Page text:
Wednesday, October 05, 2011

Do you believe in magic?

In a recent post, Scott Sumner claims that the Fed can easily credibly commit to a nominal GDP target. He further claims that the act of choosing the target in itself would allow the Fed to hit the target without any great amount of monetary expansion:

"The Fed has plenty of credibility, that’s not the problem. The problem is that they are using the credibility to assure investors that low inflation is here to stay. With the right target, there would probably be no need for massive quantitative easing, or other extraordinary policies.

The punch line is that the problem isn’t the Fed’s unwillingness to do enough QE, twists, or cuts in IOR, the problem is the Fed’s inadequate target, just like in Japan."


In other words, the Fed can credibly commit to arbitrary future policies so well that a simple announcement of a new policy path will put the economy on that path without any heavy lifting required.

In other other words, magic!

People, the Fed has no ability to make credible commitment to future policies that might conflict with their period by period preferences! Read Kydland & Prescott. Read Barro & Gordon. Repeat after me: time inconsistency, time inconsistency, time inconsistency.

All the Fed can do is act each period according to its own preferences (yes it's weird to treat the Fed as a unitary actor given all the dissents we've seen recently, sorry).

Many societies have responded to this dilemma by invoking the Rogoff gambit; we appoint conservative central bankers. They deliver low inflation not because they are following some policy rule or pre-determined path, but because their preference is for low inflation!

The idea that there's a magic bullet out there that solves our economic problems, that the Fed could fix things by putting out a press release with a couple sentences about their plans for future NGDP growth, is wrong and somewhat dangerous.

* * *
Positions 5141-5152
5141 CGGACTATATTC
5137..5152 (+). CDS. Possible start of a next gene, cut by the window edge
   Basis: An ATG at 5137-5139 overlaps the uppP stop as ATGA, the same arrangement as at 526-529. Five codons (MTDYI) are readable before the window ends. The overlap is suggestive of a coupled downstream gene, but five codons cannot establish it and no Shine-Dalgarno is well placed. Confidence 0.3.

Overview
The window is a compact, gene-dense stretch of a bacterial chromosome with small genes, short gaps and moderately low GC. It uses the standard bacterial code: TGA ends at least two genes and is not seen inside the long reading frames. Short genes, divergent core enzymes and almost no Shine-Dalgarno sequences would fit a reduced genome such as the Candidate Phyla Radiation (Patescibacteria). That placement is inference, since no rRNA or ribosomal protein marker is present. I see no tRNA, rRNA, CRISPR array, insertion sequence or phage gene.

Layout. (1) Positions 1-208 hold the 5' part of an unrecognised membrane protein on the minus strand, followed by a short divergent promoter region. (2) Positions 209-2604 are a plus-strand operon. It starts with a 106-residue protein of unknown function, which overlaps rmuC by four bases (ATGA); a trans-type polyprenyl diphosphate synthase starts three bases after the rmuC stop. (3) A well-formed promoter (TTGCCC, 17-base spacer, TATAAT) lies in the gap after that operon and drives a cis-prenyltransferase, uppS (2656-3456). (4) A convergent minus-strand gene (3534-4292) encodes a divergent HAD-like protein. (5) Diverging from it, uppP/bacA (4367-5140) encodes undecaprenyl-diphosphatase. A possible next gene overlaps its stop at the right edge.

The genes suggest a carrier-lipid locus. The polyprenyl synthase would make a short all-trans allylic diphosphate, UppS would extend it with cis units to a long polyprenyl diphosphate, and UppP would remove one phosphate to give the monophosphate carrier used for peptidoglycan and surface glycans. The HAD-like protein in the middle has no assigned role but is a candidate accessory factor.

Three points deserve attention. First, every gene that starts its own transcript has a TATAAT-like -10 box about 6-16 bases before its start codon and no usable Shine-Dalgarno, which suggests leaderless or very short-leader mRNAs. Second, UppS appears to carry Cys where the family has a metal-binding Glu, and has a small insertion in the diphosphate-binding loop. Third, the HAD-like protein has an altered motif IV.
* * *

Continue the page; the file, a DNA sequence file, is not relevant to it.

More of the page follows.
3 comments:

Tom said...

You are too hard on Scott Sumner. He wants the Fed to make grave pronouncements and the do nothing. I don't care about pronouncements as long as the Fed does nothing. We may have gotten to our positions be different paths, but the important thing is that we agree on policy.

Alex Salter said...

Didn't the market react to the announcement of QEII? It's probably true that the Fed can't just make the announcement and then let the market turn it into a self-fulfilling prophecy, but it's pretty likely that once they make the announcement and act on it for a reasonable fraction of time interval, the market will start take them at their word. I don't think this is irreconcilable with Kydland and Prescott.

Norman said...

"All the Fed can do is act each period according to its own preferences (yes it's weird to treat the Fed as a unitary actor given all the dissents we've seen recently, sorry)."

Isn't this essentially Sumner's point, though? Isn't the stated purpose of Sumner's blog to influence those preferences? He wants to change the views in the profession in general, but also to change the views of economists with a voice in setting the Fed preferences in particular.

This might be more ambitious than is reasonable for a blogger, but as Alex says I don't think it's in conflict with the time inconsistency literature. The Fed doesn't have to lie (which wouldn't work) to get markets to believe in a 5% GDP level target if the central bank *actually* wants a 5% GDP level target.